Wayne Coyne long ago mastered the art of social distancing — at Flaming Lips shows, he's known for climbing into a transparent "space bubble" and heading into the crowd — so it makes sense that his band would be at the forefront of pandemic-era concerts. Not only did the group record an NPR Tiny Desk performance with band members encased in the orbs, but in mid-October, Flaming Lips played a show with audience members also inside bubbles.
Such innovation is par for the course with the Oklahoma City band, who are known for unorthodox music delivery mechanisms (a USB drive inside a giant gummy skull) and experimental sounds. This year's "American Head" LP is no exception: Coyne and bandmate/collaborator Steven Drozd used a small incident — Tom Petty's first band Mudcrutch making a pit stop in Oklahoma to record — as a jumping-off point to create an album dealing with serious topics, including the deaths of friends and relatives, people they've known who've dealt with drug abuse.
A week before the bubble-heavy show, Coyne spoke to Salon about "American Head" and gave an update on his unexpected 2020 activities, including being at home for the whole summer for the first time since the late '90s and filming a test-run video with bubbles in advance of the concert. However, the frontman also expressed gratitude for his health and ability to spend more time with his young son, who's already into music.
"My wife Katy, though she's not outwardly a musician, has a very musical kind of mind," Coyne says. "[Our son] has the same sort of thing, but he also has my love of things that make noise. We feed the dogs a couple of times a day, and they have these really loud, big tin dog bowls. And in our house, there's a bunch of concrete floors, and we regularly bang around with them for a couple minutes. And I can tell it drives Katy and one of the dogs crazy — but a little boy and the dogs and myself, we love it."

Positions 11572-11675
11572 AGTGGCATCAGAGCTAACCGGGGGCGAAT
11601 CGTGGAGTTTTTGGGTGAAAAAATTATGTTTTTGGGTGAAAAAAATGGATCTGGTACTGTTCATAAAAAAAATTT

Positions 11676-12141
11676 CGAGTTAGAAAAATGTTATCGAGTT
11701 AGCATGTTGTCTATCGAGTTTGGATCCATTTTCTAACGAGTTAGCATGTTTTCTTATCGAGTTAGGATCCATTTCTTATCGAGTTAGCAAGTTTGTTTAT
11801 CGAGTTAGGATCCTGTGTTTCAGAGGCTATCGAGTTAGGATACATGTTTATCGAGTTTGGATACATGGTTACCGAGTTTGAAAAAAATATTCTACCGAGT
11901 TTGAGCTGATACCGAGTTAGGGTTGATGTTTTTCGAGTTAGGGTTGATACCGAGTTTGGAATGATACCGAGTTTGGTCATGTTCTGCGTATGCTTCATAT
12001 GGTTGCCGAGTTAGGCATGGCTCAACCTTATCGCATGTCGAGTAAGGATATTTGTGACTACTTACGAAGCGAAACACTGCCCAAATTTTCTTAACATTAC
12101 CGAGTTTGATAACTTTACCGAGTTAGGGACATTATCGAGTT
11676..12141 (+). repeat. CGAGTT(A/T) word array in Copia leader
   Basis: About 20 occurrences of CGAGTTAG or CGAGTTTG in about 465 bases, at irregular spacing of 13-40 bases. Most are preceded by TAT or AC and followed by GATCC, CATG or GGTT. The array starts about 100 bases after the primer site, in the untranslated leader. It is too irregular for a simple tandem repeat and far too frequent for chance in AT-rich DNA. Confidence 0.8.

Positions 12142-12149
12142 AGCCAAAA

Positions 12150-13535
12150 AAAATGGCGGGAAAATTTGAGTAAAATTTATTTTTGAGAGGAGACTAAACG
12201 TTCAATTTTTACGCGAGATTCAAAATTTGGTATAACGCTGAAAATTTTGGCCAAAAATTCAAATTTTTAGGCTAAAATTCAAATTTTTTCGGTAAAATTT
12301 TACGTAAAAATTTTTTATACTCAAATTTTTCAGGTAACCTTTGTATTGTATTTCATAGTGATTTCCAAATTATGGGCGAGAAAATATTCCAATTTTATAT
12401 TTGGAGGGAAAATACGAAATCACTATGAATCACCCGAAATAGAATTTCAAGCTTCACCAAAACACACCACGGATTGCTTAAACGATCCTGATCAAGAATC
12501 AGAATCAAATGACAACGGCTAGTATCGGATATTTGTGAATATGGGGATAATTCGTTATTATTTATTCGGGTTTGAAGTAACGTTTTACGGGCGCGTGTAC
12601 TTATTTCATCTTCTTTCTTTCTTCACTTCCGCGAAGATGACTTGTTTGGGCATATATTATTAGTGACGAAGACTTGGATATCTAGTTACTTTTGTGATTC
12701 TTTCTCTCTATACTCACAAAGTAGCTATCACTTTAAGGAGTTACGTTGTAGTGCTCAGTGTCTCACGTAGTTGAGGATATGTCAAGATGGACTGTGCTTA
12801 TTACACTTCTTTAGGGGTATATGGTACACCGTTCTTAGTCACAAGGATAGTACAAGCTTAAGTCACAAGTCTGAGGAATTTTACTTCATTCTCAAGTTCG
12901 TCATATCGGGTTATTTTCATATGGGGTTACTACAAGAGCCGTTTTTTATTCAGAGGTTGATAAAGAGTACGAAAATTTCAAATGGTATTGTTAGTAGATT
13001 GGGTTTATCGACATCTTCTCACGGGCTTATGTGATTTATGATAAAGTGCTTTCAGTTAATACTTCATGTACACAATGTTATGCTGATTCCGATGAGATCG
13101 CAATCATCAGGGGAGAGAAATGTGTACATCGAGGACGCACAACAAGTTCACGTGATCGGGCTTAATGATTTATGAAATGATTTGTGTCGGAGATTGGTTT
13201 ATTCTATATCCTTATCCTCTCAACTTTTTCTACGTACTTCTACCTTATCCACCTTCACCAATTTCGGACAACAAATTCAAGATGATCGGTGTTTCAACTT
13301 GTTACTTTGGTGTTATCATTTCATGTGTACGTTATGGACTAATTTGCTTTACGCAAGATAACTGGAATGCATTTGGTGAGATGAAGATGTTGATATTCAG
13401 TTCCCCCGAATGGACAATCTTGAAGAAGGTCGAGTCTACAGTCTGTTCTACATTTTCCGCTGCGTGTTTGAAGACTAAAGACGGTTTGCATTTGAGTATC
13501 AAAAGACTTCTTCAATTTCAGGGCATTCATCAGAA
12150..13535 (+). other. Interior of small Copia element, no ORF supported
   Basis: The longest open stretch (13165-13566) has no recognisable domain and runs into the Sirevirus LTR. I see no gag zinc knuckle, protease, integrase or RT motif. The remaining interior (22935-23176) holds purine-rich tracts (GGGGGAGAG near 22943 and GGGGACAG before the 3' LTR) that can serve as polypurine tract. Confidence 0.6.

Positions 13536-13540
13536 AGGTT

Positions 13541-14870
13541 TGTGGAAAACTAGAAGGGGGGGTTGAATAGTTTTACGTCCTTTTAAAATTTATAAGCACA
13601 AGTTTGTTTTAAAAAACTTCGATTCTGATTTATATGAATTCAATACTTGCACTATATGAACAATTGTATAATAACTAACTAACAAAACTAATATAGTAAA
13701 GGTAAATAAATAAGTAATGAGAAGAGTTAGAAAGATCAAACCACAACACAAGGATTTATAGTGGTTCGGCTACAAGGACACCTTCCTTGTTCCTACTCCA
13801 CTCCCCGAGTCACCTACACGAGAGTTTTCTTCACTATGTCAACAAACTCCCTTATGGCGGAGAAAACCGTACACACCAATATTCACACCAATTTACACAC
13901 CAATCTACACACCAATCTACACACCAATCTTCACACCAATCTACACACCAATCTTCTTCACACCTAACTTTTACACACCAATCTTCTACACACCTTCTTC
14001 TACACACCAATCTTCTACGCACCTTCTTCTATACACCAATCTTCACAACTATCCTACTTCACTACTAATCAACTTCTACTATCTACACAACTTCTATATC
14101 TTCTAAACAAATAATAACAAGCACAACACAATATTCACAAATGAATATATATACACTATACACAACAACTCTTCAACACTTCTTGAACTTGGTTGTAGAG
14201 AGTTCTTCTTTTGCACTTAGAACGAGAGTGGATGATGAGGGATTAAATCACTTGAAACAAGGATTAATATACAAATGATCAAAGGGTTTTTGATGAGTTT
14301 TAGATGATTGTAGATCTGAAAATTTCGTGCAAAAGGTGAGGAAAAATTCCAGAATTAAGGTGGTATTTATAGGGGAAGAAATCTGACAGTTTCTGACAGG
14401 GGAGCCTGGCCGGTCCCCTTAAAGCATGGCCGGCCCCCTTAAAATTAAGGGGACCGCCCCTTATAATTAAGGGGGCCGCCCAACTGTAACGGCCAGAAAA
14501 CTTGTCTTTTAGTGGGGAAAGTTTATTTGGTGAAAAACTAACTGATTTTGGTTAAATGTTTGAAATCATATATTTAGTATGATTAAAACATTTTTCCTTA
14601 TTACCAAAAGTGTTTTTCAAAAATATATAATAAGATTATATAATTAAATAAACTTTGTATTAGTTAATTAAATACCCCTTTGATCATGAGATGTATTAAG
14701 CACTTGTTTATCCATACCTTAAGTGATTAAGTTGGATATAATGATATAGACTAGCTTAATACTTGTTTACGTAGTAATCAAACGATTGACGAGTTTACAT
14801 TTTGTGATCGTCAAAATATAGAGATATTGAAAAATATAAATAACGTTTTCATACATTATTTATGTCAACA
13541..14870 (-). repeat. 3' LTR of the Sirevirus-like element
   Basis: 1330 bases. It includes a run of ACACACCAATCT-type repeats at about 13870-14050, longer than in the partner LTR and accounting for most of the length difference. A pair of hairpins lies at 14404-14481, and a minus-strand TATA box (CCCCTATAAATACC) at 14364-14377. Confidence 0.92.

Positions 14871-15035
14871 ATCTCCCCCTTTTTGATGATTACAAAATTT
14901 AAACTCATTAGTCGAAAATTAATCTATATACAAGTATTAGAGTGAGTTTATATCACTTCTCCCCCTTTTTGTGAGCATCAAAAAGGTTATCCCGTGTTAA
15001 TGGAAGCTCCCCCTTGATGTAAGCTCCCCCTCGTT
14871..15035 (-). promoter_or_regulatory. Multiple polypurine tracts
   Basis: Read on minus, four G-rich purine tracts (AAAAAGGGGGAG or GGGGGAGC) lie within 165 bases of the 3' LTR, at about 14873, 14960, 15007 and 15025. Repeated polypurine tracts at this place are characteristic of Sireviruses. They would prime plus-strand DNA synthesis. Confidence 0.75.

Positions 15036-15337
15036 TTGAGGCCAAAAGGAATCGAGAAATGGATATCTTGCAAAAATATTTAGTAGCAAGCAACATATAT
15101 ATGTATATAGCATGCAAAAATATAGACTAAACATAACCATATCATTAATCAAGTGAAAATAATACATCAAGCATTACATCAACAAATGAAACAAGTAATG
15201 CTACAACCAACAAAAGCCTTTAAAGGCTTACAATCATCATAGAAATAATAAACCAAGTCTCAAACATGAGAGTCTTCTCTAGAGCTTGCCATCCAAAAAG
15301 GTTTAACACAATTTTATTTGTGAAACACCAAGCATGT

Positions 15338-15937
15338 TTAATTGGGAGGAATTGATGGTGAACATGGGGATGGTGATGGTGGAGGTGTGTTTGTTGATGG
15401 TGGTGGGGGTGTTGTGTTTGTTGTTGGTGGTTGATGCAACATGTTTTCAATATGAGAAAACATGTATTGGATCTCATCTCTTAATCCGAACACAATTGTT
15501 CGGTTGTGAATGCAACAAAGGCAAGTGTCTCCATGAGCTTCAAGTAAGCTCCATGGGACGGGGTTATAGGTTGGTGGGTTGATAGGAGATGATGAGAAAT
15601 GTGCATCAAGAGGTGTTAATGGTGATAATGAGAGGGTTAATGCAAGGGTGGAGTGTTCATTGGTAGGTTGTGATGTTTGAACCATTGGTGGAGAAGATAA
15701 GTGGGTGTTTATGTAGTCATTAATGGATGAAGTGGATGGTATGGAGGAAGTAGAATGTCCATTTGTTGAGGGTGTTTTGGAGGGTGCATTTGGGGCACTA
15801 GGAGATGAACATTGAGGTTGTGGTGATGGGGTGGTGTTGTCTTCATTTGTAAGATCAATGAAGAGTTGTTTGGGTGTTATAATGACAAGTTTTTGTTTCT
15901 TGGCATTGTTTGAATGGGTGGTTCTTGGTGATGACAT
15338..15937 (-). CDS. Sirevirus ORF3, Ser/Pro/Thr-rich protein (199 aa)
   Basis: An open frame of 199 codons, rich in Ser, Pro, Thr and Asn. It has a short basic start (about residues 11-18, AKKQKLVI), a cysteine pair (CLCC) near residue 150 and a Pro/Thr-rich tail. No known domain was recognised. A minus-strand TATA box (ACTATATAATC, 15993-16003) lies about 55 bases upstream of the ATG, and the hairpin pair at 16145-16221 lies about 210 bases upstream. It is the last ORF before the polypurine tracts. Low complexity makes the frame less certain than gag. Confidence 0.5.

What put you in the backward-looking mindset and explore the themes that you did?
It comes down to, you write songs. And though some songwriters have an agenda of what you're going to write a song about, for Steven [Drozd] and I, it's never that clear. We start writing a song, and it just is what it is. We feel like we're just a slave to the moment and the motion that is happening, only because that's the way our best songs have happened. I'm not saying that's the way everybody's best songs happen — but for Steven and I, that's a pretty true formula.
And we started to come up with a couple of songs that had this thing — I guess we'd call it a longing. And then we wanted to attach real events to it. I think we liked the way that Bruce Springsteen would write about being in New Jersey, and I think we liked the way Tom Petty would always infuse his girlfriends and his friends and experiences into his songs. And we've done that on accident before, and we had a couple of songs that went that way. And those were really, really good. That inspired Steven to do more songwriting that is just deeply, painfully emotional. He would play these things for me. It's melodic, it doesn't have lyrics, but it's melodic, and it's storytelling, and it has a pace. And it's really just a fully envisioned piece of music, and we both know we're going to turn it into a song, and then I will give into whatever it's evoking in me. And then we kind of say, "Well, that's where we're going." Once we got five or six of these types of songs, we felt very confident, and just it felt easier to sing songs about our mothers, our brothers, suicides and stuff like that.
Not everybody in the group's as old as me, but we're old enough for a lot of the people that we're singing about to be gone. There was always a little bit of, you know, when my mother was alive, she would have been very embarrassed if I had written a song about her.
Writing songs is just, I mean, the word I use, it's just a motherf***er. You think the more you do it, the better you get at it, but it's not true. It's a mystery as to why these words in this motion with these melodies, why they will affect you. And the minute you think you've figured it out, it's boring. It's like you think you know, but you don't know.
There's some really serious topics on "American Head," and you're being asked about them time and time again. I wondered if that was difficult for you.